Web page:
Colorectal tumors are heterogeneous and hierarchical. Tumor growth relies on the proliferation of cancer stem cells, which constantly produce non-proliferative differentiated cells that eventually die. Despite this hierarchy, treatments targeting cancer stem cells often fail at eradicating the tumor, because the remaining cancer cells dedifferentiate to replenish the stem cell pool. It is thus crucial to understand which factors compose the tumor stem cell niche to induce cancer stemness. While most research focuses on niche factors produced by the stroma, we studied the appearance of stem cells in tumor organoids cultured in the absence of niche factors. In these minimal conditions, stem cells spontaneously appear at the center of the organoid after 3 days in culture. Physical confinement of the organoid boosts the appearance of stem cells, showing that stemness can be mechanically induced by cell crowding. Furthermore, while small organoids mostly contain cancer stem cells after 5 days of culture, large organoids position the stem cell niche at the organoid edge and develop a differentiated area in the center. These organoids establish a functional hierarchy: stem cells proliferate at the edge, migrate towards the organoid center, differentiate, and die. This spatial distribution of cell types and functions is strikingly similar to that observed in real tumors. Our results show that cancer cells have an intrinsic ability to generate a stem cell niche in the absence of external signals and that there is a critical size to establish a functional hierarchy. Further experiments will reveal the molecular mechanisms governing these self-organizing principles, as well as their contribution to tumor progression.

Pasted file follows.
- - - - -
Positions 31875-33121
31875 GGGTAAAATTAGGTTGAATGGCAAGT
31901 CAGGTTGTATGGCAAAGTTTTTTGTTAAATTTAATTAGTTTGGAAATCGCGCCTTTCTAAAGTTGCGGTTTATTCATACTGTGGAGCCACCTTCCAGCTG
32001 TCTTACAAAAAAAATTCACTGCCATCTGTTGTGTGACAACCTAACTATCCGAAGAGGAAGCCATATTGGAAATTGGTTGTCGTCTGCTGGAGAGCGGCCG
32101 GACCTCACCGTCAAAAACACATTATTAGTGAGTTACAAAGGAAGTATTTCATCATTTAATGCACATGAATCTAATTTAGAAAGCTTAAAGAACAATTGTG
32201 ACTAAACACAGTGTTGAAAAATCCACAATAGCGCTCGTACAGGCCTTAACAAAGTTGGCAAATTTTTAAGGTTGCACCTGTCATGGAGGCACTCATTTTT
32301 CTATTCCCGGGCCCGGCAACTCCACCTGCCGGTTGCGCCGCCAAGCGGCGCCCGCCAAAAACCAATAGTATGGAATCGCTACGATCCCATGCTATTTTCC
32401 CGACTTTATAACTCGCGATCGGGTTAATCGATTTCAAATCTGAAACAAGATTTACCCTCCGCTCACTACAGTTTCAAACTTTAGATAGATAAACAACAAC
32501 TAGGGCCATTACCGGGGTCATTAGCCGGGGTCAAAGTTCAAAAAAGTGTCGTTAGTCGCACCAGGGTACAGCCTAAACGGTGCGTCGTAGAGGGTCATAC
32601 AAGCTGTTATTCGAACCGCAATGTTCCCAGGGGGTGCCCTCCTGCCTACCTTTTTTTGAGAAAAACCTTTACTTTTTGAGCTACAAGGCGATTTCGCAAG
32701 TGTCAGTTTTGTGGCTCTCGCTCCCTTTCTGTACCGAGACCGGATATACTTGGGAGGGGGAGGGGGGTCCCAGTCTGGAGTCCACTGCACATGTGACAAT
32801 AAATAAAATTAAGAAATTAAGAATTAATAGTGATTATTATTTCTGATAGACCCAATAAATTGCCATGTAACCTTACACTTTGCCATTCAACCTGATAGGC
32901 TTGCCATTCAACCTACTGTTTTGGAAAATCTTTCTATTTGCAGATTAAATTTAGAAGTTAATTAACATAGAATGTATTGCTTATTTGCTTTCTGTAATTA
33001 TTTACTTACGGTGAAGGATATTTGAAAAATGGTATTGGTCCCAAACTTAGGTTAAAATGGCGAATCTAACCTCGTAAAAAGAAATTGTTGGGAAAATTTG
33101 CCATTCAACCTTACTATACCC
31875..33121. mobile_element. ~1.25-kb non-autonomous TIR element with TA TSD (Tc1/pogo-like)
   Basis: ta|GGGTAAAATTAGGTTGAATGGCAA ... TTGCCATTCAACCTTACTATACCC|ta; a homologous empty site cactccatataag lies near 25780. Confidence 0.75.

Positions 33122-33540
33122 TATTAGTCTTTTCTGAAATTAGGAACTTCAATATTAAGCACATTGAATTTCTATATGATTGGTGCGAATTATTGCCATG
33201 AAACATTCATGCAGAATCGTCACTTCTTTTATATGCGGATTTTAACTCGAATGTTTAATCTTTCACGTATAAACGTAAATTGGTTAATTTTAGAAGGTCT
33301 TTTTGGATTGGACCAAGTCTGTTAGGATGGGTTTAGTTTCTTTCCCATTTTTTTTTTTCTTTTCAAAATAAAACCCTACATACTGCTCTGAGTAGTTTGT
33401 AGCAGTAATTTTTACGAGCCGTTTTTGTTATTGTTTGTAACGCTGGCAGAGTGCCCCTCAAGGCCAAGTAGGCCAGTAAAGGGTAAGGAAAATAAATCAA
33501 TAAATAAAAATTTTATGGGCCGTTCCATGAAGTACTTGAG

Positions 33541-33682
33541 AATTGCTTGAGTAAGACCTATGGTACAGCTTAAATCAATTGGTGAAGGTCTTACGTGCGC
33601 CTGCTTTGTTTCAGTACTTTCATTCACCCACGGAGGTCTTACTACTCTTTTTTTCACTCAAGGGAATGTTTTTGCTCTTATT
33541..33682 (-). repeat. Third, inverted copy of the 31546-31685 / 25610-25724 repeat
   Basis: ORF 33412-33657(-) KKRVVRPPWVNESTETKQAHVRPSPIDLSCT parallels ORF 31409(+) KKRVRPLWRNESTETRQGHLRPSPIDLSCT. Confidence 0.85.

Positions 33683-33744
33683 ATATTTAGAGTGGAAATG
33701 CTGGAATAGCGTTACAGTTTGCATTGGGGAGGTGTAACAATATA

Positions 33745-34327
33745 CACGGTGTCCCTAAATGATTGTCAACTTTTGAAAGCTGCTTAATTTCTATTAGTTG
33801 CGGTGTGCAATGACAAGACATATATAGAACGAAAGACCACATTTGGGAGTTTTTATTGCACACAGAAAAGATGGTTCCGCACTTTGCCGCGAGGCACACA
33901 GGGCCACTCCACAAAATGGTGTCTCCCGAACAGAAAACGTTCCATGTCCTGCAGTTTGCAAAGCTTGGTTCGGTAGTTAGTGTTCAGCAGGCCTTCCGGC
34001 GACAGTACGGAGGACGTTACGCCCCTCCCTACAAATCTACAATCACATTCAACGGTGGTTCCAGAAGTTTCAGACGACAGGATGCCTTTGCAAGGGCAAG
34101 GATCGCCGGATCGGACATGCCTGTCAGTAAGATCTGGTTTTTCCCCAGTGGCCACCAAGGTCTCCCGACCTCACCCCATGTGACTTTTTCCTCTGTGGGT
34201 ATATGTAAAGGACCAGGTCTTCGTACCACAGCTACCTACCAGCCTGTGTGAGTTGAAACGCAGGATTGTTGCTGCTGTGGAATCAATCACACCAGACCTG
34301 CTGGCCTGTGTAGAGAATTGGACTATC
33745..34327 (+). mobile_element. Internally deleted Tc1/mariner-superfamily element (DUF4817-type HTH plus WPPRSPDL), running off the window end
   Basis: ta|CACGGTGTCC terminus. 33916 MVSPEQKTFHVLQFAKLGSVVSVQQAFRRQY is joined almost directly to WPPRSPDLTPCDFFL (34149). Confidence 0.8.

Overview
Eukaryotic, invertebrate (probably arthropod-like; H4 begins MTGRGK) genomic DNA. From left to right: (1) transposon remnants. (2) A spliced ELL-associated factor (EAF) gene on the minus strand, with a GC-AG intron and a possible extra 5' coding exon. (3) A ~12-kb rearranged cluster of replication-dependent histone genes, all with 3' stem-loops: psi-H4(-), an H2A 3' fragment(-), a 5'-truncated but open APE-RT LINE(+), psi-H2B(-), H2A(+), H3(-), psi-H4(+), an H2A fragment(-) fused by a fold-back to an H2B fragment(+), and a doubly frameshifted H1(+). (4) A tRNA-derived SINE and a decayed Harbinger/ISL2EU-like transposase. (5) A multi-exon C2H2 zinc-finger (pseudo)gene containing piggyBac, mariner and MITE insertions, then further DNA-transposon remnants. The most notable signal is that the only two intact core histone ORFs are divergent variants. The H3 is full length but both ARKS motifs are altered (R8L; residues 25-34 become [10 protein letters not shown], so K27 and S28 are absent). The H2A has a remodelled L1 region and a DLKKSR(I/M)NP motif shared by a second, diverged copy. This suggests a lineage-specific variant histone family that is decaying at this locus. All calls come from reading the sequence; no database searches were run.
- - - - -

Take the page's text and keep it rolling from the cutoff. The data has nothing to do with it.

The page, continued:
Pérez-González C*, Ceada G* et al. Mechanical compartmentalization of the intestinal organoid enables crypt folding and collective cell migration. Nat Cell Biol 23, 745–757 (2021).
Barbazan J*, Pérez-González C* et al. Cancer-associated fibroblasts actively compress cancer cells and modulate mechanotransduction. bioRxiv 2021.04.05.438443 (2021).
Pérez-González C*, Alert R* et al. Active wetting of epithelial tissues. Nat. Phys. 15, 79–88 (2019).
Lien vers la retransmission MS Teams